I will never be grateful for winning a category that wasn’t even deemed fit to be announced on stage ! Best female artist na beans ? We work hard, every single one of us ! I’ve seen Tiwa record 4 hit songs in the same night , Tems breaths and lives for music , we didn’t deserve…
— Celestial being (@ayrastarr) September 4, 2023
Nigerian pop music isn’t just at its most prosperous, it’s also littered with more bonafide stars than ever. Part of that is the boom in the emergence of ultra-talented, charismatic artists since the late 2010s, an influx of attention-holders as part of a younger vanguard. This year’s Headies is an explicit confirmation of the plain fact that the game is being elevated by a glut of artists that weren’t minted stars about a decade ago.
Apart from Burna Boy (who’s clearly not a new cat), Wande Coal, Tiwa Savage, and Waje, all of this year’s awardees broke out fairly recently, an indicator that we’re living through an expansive time in Nigerian music and the future might be even more brighter than we can even imagine. Rema won Best Male Artist and African Artist of the Year, four years after he became the hot new kid on the block; Victony picked up to two Headie plaques, including one for Recording of the Year, a momentous aftermath two years after a life-threatening accident; Ayra Starr won Best Female Artist, a stunning achievement in year 3 of her career; while Asake deservedly coasted to the biggest wins of the night—Next Rated and Album of the Year.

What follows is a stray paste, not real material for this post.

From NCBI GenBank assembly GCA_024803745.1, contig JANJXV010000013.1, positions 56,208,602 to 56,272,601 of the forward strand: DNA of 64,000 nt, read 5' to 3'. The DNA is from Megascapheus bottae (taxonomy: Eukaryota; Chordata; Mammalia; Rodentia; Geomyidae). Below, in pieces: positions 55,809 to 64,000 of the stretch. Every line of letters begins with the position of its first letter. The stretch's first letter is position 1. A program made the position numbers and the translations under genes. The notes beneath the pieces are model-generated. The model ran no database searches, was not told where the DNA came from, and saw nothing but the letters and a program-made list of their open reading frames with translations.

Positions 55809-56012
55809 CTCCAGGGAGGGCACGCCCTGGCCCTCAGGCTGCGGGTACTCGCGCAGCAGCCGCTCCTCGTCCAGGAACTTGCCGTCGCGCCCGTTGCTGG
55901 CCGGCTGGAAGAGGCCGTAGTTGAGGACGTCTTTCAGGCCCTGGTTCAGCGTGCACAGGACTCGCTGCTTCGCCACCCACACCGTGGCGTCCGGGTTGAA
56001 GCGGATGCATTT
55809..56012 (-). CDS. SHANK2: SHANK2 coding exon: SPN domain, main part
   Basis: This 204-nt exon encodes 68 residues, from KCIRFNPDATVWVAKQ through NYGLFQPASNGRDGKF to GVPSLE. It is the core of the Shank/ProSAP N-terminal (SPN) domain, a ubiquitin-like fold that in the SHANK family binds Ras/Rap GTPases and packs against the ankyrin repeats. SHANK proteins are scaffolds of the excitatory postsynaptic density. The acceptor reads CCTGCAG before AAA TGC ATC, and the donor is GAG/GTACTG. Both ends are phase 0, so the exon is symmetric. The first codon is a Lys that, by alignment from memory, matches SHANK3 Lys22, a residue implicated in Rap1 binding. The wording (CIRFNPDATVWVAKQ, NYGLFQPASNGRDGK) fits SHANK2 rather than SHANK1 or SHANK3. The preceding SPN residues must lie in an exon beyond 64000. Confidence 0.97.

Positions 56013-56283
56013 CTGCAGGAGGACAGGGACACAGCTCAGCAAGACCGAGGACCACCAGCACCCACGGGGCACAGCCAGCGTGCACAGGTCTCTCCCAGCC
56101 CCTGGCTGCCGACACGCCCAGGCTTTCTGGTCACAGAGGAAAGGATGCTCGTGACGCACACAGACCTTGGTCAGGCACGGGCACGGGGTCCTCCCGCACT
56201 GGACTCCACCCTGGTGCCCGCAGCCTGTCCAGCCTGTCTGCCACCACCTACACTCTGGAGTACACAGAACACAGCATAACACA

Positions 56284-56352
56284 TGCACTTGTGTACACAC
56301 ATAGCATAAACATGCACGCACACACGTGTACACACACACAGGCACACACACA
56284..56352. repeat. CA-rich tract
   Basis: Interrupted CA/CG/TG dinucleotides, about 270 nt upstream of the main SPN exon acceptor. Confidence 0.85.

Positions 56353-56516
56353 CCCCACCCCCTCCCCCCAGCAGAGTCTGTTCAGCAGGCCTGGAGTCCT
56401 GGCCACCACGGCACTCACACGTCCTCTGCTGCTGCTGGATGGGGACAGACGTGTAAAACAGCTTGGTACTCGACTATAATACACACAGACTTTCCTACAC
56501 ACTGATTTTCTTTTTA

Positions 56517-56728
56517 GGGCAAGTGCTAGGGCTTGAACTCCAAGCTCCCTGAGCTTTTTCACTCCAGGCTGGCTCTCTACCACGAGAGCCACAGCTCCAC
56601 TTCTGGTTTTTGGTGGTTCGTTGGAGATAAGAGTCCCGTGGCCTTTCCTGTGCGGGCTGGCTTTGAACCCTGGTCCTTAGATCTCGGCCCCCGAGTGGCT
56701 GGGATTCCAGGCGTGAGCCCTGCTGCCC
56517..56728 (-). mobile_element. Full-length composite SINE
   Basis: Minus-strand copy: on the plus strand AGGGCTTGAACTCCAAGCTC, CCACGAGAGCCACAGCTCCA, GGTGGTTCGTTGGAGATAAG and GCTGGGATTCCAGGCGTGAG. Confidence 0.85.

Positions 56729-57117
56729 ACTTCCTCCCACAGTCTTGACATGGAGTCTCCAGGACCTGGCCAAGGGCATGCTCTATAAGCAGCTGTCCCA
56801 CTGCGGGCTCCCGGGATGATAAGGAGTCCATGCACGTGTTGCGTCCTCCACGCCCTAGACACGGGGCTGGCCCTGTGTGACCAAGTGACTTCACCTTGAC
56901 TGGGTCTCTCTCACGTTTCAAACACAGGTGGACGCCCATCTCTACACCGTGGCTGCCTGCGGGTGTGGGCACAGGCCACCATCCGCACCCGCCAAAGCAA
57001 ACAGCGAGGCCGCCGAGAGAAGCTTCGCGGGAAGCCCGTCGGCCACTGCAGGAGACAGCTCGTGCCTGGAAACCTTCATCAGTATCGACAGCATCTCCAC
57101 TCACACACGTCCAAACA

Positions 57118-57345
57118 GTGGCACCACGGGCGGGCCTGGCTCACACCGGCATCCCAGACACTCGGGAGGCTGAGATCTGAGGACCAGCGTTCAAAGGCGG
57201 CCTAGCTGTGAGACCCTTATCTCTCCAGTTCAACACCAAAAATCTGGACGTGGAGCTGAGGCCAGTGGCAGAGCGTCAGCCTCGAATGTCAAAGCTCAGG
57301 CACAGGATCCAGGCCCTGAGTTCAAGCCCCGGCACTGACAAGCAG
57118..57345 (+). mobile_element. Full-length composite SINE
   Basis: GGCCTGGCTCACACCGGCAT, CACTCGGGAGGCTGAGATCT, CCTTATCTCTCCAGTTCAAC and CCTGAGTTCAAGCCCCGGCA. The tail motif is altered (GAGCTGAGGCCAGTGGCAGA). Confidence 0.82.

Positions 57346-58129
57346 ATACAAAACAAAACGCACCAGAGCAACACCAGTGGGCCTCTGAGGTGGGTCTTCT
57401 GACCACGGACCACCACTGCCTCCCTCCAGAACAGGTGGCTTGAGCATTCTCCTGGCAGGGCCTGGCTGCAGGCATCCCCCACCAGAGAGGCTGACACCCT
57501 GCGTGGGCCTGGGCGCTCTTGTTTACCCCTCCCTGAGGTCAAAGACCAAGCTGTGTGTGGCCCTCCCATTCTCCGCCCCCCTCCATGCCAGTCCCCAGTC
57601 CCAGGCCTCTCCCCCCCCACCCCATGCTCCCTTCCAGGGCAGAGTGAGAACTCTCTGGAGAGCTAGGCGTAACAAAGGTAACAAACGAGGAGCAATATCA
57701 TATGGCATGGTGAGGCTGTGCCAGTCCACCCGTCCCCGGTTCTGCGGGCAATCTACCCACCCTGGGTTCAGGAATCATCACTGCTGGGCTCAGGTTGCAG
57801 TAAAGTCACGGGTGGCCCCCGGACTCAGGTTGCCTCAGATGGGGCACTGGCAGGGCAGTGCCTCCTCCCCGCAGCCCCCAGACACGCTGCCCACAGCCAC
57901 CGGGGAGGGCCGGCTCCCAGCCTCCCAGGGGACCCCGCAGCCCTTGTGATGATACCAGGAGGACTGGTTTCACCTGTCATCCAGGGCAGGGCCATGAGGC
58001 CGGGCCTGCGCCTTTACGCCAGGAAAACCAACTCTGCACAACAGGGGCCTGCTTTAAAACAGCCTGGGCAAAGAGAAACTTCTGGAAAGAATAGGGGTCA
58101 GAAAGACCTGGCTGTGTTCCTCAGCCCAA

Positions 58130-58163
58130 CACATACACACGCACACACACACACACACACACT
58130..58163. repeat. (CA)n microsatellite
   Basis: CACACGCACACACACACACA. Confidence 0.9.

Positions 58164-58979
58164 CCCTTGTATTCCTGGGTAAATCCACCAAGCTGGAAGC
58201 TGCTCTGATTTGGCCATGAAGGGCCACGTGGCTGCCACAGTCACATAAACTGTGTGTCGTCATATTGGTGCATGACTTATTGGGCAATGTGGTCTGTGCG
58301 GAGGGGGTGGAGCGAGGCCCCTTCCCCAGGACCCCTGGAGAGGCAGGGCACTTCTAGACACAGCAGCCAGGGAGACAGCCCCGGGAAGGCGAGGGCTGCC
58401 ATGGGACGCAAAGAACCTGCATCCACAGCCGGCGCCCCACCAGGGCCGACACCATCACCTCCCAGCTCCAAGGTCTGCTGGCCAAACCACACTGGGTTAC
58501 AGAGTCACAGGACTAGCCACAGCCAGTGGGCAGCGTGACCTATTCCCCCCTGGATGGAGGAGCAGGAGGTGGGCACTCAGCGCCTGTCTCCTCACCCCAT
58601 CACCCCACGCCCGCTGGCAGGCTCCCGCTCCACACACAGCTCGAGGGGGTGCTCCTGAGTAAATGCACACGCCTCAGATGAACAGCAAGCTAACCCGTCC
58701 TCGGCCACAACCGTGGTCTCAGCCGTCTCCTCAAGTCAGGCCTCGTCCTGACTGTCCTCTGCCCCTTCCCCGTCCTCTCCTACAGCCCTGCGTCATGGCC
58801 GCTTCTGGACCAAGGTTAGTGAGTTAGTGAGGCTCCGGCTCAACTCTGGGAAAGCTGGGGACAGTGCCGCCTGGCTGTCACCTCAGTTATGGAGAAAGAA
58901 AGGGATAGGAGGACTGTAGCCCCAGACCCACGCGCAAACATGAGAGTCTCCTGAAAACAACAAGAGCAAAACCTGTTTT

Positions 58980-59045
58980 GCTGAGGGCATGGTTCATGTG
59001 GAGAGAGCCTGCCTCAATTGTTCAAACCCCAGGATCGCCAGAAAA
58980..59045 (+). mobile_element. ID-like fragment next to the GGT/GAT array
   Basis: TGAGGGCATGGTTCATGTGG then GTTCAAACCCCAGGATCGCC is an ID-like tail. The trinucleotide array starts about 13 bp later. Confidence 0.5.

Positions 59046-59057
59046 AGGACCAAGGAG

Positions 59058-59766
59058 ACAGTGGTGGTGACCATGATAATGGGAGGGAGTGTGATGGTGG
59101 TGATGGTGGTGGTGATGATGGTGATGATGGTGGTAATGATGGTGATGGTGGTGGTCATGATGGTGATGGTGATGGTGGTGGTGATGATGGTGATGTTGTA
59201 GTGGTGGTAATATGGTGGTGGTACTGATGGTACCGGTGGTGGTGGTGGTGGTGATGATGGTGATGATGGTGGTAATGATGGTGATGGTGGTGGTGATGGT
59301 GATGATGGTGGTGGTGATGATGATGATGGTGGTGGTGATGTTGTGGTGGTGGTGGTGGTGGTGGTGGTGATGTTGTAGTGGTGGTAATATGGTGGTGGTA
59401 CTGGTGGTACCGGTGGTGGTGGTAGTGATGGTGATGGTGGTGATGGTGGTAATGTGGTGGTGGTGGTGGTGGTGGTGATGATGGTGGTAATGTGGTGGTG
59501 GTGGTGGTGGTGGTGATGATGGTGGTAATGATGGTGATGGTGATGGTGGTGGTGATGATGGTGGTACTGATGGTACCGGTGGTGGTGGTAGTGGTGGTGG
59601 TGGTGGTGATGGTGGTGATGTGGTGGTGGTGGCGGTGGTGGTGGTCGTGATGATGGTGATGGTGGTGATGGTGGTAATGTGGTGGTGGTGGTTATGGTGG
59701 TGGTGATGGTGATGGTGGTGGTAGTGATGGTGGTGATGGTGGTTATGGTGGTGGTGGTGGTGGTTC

That these wins are coming at a time when older superstars like Wizkid, Davido, Olamide, Kizz Daniel and more, are still prominent, at home and globally, feels a lot more wholesome than a straight override by the younger generation. It bodes well for the competitive spirit of awards like the Headies and, more importantly, the variety listeners will always be treated to.
On “Danfo to the Headies,” a single off his most recent album, ‘West African Goat’, rap artist Paybac Iboro sang about entering commercial buses to the venue of the 2020 Headies. In typical Paybac fashion, it was a way to discuss his personal travails, but as a nominee of the award show, it was symbolic that he could attend the award show without needing the glossy ride many of his more commercially successful colleagues can afford. For its last two editions, no one can board a danfo to the Headies, a logistical impossibility due to the awards now taking place in the U.S.
First of all, hosting a Nigerian award show outside the country (and the continent even) isn’t great for the optics. Secondly, it’s a cultural travesty that undermines the importance of Nigerian music to its core audience. Thirdly, the move to America hasn’t exactly improved the production quality—which is worrisome because that was the main reason for the move initially. Now, in addition to many independent artists who wouldn’t be able to attend the show, if they were nominated, Nigerians and Africans have to stay up at early morning hours to catch the proceedings of the award show.
Also, after Anthony Anderson’s appearance of last year, it’s unexplainable that Terrence J, who doesn’t have any explicit ties to Nigerian music, was tapped to host this year’s event. It’s not that he did a bad job hosting, but it just plays into the Westernising of an award show that should be innately African.